Chevron: From A Shale Laggard To A Shale Leader?

| About: Chevron Corporation (CVX)

Summary

Chevron’s acreage position in the Permian Basin is unrivaled among peers, both in size and quality.

However, Chevron’s cost and return performance in the Permian appears to lag that of smaller E&P independents.

The Permian asset has the scale to redefine Chevron’s profitability and growth, should the company find a way to match leading-edge well performance and costs.

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Important Note: This article is not an investment recommendation and should not to be relied upon when making investment decisions - investors should conduct their own comprehensive research. Please read the disclaimer at the end of this article.

While being endowed with the most formidable shale oil resource among the Oil Majors, Chevron (NYSE:CVX) has been cautious, if not slow, scaling up its shale oil business. One of the obstacles has been the high capital commitments to international mega projects that has consumed the company's cash flow. Insufficient in-house expertise in Unconventionals and relatively high cost structure have also stood in the way of Chevron taking a more aggressive approach to oil shale development. The situation appears to be gradually changing.

As shale oil technology has continued to advance and independent E&P operators made great progress delineating resource plays in the Permian, Chevron finally appears to recognize the need for a more decisive shift in capital allocation towards shales, specifically, to the Permian Basin. While Chevron still has a lot to prove in terms of its ability to match the operating efficiency of U.S. E&P independents, the company certainly has the resource base and the balance sheet to become, in short order, the largest shale oil producer in North America.

As Chevron's spend on a number of mega projects winds down in the next few years, the company's cash flow deficit is expected to shrink, providing greater flexibility to choose priorities for capital spending. At its analyst meeting, Chevron indicated that it will favor shorter-cycle investments, including oil shales and brownfield bolt-on developments. The message is clear - shale oil plays in the Permian Basin yield better risk-adjusted returns than deepwater exploration or multi-year projects in politically risky (and often fiscally unfriendly) environments.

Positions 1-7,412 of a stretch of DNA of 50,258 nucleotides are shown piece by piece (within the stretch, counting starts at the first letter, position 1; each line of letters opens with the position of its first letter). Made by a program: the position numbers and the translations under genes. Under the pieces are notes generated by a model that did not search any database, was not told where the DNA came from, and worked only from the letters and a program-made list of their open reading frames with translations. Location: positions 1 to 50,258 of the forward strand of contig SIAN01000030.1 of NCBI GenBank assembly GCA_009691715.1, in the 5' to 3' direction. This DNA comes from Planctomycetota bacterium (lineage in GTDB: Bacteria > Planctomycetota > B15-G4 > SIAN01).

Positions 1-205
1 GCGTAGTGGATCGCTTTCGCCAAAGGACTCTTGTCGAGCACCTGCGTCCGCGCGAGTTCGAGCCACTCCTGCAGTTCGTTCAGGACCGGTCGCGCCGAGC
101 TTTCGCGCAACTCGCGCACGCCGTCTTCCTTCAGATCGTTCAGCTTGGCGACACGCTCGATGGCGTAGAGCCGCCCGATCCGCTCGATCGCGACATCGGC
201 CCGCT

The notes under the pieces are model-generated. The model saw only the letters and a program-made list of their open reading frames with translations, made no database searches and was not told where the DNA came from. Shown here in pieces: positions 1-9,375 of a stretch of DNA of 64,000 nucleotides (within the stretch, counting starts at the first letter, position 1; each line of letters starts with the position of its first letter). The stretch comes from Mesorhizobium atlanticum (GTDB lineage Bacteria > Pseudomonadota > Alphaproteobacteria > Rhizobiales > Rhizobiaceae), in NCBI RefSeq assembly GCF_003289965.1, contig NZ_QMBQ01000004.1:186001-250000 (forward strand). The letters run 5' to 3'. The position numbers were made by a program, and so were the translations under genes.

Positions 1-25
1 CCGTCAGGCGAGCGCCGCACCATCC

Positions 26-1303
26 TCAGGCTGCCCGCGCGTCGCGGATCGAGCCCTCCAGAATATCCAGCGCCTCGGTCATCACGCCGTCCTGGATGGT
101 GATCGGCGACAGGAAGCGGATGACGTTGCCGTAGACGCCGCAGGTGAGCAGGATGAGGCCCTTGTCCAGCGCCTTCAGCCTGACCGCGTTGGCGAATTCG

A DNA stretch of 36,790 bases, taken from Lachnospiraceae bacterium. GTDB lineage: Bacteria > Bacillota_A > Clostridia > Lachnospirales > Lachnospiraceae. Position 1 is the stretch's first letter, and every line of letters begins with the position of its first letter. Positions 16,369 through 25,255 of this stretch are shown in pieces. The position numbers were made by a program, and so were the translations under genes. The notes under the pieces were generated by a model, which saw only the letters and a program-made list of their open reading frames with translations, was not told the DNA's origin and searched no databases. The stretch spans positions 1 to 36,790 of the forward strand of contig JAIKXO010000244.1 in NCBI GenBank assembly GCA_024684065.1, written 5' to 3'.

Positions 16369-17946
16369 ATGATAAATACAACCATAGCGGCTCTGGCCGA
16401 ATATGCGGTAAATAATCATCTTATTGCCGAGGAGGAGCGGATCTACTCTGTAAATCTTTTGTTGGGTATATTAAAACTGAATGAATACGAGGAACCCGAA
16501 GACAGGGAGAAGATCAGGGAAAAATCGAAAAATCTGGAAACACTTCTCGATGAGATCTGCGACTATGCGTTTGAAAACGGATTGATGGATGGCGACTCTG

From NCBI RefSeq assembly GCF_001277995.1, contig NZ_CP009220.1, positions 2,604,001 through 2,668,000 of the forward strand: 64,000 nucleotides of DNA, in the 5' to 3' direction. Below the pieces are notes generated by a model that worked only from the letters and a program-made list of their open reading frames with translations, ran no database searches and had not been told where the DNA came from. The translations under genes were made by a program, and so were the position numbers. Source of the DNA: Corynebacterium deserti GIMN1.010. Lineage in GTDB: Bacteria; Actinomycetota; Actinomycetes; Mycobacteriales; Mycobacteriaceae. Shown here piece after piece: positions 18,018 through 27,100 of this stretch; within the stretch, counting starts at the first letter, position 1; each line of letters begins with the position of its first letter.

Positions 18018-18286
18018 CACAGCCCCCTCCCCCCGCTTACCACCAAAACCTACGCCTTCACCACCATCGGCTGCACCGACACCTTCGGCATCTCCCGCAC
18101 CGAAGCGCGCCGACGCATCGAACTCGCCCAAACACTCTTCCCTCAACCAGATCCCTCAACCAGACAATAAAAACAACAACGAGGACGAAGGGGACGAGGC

Furthermore, a case can be made that Chevron has no viable alternatives to the Permian. An important advantage offered by shale oil is the ability to add significant production quickly and on a small budget. While the "treadmill" of rapid production declines is the obvious downside, lower-decline conventional projects may not be an option for Chevron as many are simply uneconomic at the current strip price, particularly once the execution risk and political risks are taken in consideration. In addition, cash flow deficit has become a concern, putting pressure on Chevron to deliver a balanced budget.

Top Tier Position In The Permian

So what makes Chevron a potential leader in shale oil?

The short answer: the existential need to adapt to low oil prices and the company's superb legacy acreage in the Permian.

Let's make no mistake, only a portion of Chevron's ~0.5 million net acres in the Midland Basin and ~$1.0 million net acres in the Delaware Basin fall within the core fairways of the most prospective resource plays. However, the company's "core of the core" position is still the largest among peers, rivaled only by Pioneer Natural Resources (NYSE:PXD). Of note, Pioneer is an independent with an enterprise value of ~$26 billion.

In addition to its superb acreage, Chevron has the advantage of a AA-rated balance sheet and massive future free cash flow from mature projects that can be deployed into production growth in the Permian.

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(Source: Chevron Corp., September 2015)

To appreciate the quality of Chevron's Permian acreage, it may be instructive to review the map below that zooms in on the company's position in Midland County and adjacent areas, one of the most prolific areas in the Midland Basin. Most of this acreage has "core" quality and yields a massive drilling inventory in multiple benches of the Wolfcamp, Spraberry and, possibly, few other formations. Of note, a large portion of the acreage is owned by Chevron in fee, providing a strong uplift to drilling economics. (Chevron has indicated that 85% of its acreage in the Permian is either owned in fee or has low royalty rates.)

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(Source: Chevron Corp., 2015)

The Operating Plan